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The First Piece of Bacon

May 17, 2010

This clapboard house faces west and I live here, but it is not my home. I am not a trespasser, but I am not a visitor welcomed with open arms and preacher cookies either. I am not a child here and not grown. I just am.

I am something foreign to her and to me, even to Susie the beagle dog who wobbles across the dirt yard trailing dust that could very well be from her grinding, brittle old bones. I watch her from the shaded stone shoved in the corner where the creaky step meets the porch. It’s always hot on the porch, most likely a training ground for Hell, the place I’m told that both Susie and I are probably going to if we don’t change our ways.

I am thoroughly at odds with anyone who chooses to romanticize the hateful evening sun that tortures me with his excruciating light as I sit by her side stringing beans or shucking corn on these weathered old paint-blistered boards. It’s quiet on the front porch, only the crack-snap of long pale runners or subvocal mutters about worms or briars or moldy corn hair. There is no talking though, just tree frogs and crickets and the sting of the flyswatter against the chipped-paint glider. Just shucking and snapping, muttering and swatting, the two of us killing time that just won’t die.

Sometimes I pretend I have to pee so I can get out from under her clouds and I’ll bolt off the porch and around the corner, yelling my destination through the sticky branches of a string of crepe myrtles. I’m long gone before she can yell back. She probably tells Miss Dorothy that I have a kidney disease because I do it a lot and I stay gone too, for as long as I can without worrying about my soul and all the lies I tell. Then I head back through the house, stopping in the kitchen to lick my finger and stick it in the sugar bowl before heading towards the front door.

Outside the kitchen door is a big old Jefferson rocker that she sits in when she’s not sitting outside or cooking or sleeping. I don’t know why it’s called Jefferson, it looks like a plain old rocking chair to me, but I call it Jefferson because I’m supposed to. The cushion is worn thin out, but it’s pretty and soft with little white flowers on a yellow background. The arms look gummed up with brown paste, but I know it’s just a lifetime of dreams rocked down into the old pine while reading encyclopedias or the silky-feeling blue book with all the breeds of dogs in it.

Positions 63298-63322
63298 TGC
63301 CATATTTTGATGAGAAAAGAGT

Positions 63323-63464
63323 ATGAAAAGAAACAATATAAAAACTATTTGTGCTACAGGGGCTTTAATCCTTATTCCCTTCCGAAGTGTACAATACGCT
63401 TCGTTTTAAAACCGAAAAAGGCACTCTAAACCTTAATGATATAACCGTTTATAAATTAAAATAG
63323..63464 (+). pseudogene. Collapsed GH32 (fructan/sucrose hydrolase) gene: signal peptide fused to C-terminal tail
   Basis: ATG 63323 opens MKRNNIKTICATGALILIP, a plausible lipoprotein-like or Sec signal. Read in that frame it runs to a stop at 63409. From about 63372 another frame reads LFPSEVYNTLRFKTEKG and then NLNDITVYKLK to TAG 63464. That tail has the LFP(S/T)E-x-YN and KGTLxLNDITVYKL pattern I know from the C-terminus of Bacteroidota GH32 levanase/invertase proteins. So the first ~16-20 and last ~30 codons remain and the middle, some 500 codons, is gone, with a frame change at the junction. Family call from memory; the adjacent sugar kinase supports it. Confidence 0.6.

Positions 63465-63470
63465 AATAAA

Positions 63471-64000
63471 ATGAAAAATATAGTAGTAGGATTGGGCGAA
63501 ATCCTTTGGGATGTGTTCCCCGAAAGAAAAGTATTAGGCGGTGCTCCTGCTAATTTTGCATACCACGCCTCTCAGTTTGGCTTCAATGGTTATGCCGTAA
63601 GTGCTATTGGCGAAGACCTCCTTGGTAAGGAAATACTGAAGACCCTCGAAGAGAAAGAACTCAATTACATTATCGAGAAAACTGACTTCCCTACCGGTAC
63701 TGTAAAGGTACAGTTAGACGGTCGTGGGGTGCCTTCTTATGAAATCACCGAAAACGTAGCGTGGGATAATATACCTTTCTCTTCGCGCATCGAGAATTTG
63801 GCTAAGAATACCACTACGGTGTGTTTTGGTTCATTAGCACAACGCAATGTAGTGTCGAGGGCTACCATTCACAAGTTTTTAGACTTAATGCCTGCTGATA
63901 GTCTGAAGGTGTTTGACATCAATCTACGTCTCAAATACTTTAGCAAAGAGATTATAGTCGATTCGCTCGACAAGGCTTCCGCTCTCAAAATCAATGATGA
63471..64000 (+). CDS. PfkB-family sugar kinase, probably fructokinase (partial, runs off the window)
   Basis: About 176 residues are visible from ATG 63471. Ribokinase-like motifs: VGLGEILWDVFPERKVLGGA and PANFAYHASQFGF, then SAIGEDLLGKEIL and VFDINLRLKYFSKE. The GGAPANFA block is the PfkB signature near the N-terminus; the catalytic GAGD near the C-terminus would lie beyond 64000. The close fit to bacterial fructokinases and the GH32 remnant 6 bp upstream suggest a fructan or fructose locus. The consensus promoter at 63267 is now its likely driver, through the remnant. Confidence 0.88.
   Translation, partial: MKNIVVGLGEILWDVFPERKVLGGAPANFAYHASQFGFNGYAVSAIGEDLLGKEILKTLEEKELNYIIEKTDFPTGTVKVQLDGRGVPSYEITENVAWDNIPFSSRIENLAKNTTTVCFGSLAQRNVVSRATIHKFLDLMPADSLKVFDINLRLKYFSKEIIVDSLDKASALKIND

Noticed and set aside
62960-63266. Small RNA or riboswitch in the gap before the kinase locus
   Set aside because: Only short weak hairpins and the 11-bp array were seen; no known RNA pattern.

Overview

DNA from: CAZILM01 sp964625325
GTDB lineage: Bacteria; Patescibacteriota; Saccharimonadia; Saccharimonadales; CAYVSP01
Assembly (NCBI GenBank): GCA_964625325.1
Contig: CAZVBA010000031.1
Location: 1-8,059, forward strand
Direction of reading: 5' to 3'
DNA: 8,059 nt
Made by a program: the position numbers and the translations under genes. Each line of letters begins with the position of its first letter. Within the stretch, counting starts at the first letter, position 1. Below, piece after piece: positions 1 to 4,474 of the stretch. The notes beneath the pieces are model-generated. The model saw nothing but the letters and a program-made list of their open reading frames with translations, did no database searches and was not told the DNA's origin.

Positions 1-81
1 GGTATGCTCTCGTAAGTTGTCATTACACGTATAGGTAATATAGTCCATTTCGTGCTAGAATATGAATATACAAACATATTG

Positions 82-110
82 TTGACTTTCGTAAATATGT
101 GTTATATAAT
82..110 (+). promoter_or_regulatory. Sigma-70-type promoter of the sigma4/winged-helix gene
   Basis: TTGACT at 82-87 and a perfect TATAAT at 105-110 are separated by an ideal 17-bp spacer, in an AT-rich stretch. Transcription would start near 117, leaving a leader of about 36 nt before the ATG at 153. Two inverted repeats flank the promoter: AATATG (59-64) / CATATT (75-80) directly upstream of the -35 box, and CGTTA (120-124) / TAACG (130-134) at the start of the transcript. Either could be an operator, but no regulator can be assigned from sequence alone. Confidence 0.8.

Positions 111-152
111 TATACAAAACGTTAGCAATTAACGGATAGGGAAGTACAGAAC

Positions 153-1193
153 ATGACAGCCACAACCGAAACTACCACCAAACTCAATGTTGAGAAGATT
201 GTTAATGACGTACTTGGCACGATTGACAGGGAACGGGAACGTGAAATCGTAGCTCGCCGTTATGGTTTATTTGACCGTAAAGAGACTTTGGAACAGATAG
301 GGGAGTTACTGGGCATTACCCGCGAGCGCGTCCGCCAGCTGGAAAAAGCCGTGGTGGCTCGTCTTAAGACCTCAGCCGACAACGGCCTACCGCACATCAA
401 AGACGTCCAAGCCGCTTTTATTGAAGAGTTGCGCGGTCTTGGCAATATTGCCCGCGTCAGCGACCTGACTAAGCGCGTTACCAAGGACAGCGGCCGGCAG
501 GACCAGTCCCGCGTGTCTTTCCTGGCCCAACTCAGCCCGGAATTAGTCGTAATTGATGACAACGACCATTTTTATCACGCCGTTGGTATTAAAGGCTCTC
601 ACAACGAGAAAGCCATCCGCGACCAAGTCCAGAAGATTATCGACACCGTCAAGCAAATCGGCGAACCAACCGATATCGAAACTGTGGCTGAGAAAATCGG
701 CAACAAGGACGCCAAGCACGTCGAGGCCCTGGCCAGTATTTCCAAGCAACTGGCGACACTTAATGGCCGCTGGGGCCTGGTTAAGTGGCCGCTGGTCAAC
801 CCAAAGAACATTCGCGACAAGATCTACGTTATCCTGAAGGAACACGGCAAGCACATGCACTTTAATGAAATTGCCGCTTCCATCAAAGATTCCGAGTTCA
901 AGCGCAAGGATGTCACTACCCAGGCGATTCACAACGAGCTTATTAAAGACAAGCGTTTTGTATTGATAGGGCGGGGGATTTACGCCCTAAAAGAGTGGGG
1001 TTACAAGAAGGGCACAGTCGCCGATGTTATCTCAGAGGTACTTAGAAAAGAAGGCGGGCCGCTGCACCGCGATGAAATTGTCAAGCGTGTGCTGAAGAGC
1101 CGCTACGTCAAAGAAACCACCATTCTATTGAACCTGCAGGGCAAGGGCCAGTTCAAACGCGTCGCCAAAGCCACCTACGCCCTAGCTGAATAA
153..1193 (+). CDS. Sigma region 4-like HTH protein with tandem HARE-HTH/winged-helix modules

Past it to the right is the crying room. That’s where you go when you’re whining, something that is never taken lightly, or after you’ve gotten the switch for doing any other number of wrongs. I got the switch one time for spitting in a Dr. Pepper and watching it float down to the bottom. That’s a waste and Jesus don’t like it. They will tell you the crying room is bad, butI think it’s the best room in the house. I don’t know why everybody hates it so much, but I’m sure that’s probably why I love it. Because I’m hard to get along with. Ask anybody.

I like getting sent to the crying room. It’s fancy in there. It’s got a big old rice bed, the kind they have in the Charleston plantation homes I visited when we were down the coast on vacation. I like feeling the carving grooves and the slick varnish finish that is out of place on these plain wood floors. The rice bed has a matching dresser with large mirror. I sit up on the feather bed under the Martha Washington’s coverlet and practice my crying in that mirror as much as I can. I cry and cry but my tears are dried up in the dust outside and so I end up staring at the flower paintings on the wall and the big cedar chest at the foot, wondering who painted them and what’s in there, but I don’t dare pry. I’m smart enough to know that private matters are private and snooping is probably a big fat sin and I’m already in enough trouble.

Nobody sleeps in that antique rice bed, but I still have to sleep on the back porch on the small daybed that’s not much more than a cot with a fancy name. It’s lumpy and I can feel the wires underneath coming up through the ticked old mattress and starchy white sheet. I don’t complain though, because this porch is right off the kitchen and it means I get to be in there under her apron of unhappiness before anybody else and get the first piece of bacon. The first piece of bacon is always the best. It’s crispy but not burnt and there’s not a big flabby fat piece stuck on the end of it. Sometimes, she’ll put a few drops of her coffee in my milk and I pretend I’m the Queen of Pawley’s Island drinking a chocolate milkshake for breakfast and that every piece of bacon is the very first one.

The downside is that I have to get up early. The sun comes up on my porch and in the white kitchen, not a speck of color in there except for a couple of black skillets and a plastic jug of mint green dish-wash. In the morning, the whole room glows like a fancy operating room or heaven, and is kept just as clean. The bacon won’t spray grease on the porcelain sink and the dust won’t stick to the windows. I think they must be too scared to light there, in her room where she does her work feeding us and reading The Bible or listening to it on the radio, or maybe they can’t stand to be stuck down in this kitchen. Just like the rest of us.

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